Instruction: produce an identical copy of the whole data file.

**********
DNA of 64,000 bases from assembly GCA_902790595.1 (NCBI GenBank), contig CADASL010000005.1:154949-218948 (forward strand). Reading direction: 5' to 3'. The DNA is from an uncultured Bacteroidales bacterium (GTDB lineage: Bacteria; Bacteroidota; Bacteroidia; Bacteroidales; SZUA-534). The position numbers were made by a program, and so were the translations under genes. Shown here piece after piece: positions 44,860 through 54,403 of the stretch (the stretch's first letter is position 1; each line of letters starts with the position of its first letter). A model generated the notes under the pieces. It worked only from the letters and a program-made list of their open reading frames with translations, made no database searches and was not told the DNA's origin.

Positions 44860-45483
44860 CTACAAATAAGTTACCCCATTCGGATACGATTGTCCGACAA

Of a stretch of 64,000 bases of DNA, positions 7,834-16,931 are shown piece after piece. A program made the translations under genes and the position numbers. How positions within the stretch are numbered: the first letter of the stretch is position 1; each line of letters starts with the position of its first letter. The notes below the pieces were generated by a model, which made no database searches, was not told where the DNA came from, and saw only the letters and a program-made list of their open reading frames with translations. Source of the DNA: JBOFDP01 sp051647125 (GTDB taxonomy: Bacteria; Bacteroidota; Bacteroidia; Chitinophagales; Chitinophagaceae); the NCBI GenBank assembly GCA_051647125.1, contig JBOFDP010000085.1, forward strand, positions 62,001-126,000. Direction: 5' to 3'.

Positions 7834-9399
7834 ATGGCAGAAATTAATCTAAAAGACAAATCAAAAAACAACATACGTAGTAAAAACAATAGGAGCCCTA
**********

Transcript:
DNA of 64,000 bases from assembly GCA_902790595.1 (NCBI GenBank), contig CADASL010000005.1:154949-218948 (forward strand). Reading direction: 5' to 3'. The DNA is from an uncultured Bacteroidales bacterium (GTDB lineage: Bacteria; Bacteroidota; Bacteroidia; Bacteroidales; SZUA-534). The position numbers were made by a program, and so were the translations under genes. Shown here piece after piece: positions 44,860 through 54,403 of the stretch (the stretch's first letter is position 1; each line of letters starts with the position of its first letter). A model generated the notes under the pieces. It worked only from the letters and a program-made list of their open reading frames with translations, made no database searches and was not told the DNA's origin.

Positions 44860-45483
44860 CTACAAATAAGTTACCCCATTCGGATACGATTGTCCGACAA

Of a stretch of 64,000 bases of DNA, positions 7,834-16,931 are shown piece after piece. A program made the translations under genes and the position numbers. How positions within the stretch are numbered: the first letter of the stretch is position 1; each line of letters starts with the position of its first letter. The notes below the pieces were generated by a model, which made no database searches, was not told where the DNA came from, and saw only the letters and a program-made list of their open reading frames with translations. Source of the DNA: JBOFDP01 sp051647125 (GTDB taxonomy: Bacteria; Bacteroidota; Bacteroidia; Chitinophagales; Chitinophagaceae); the NCBI GenBank assembly GCA_051647125.1, contig JBOFDP010000085.1, forward strand, positions 62,001-126,000. Direction: 5' to 3'.

Positions 7834-9399
7834 ATGGCAGAAATTAATCTAAAAGACAAATCAAAAAACAACATACGTAGTAAAAACAATAGGAGCCCTA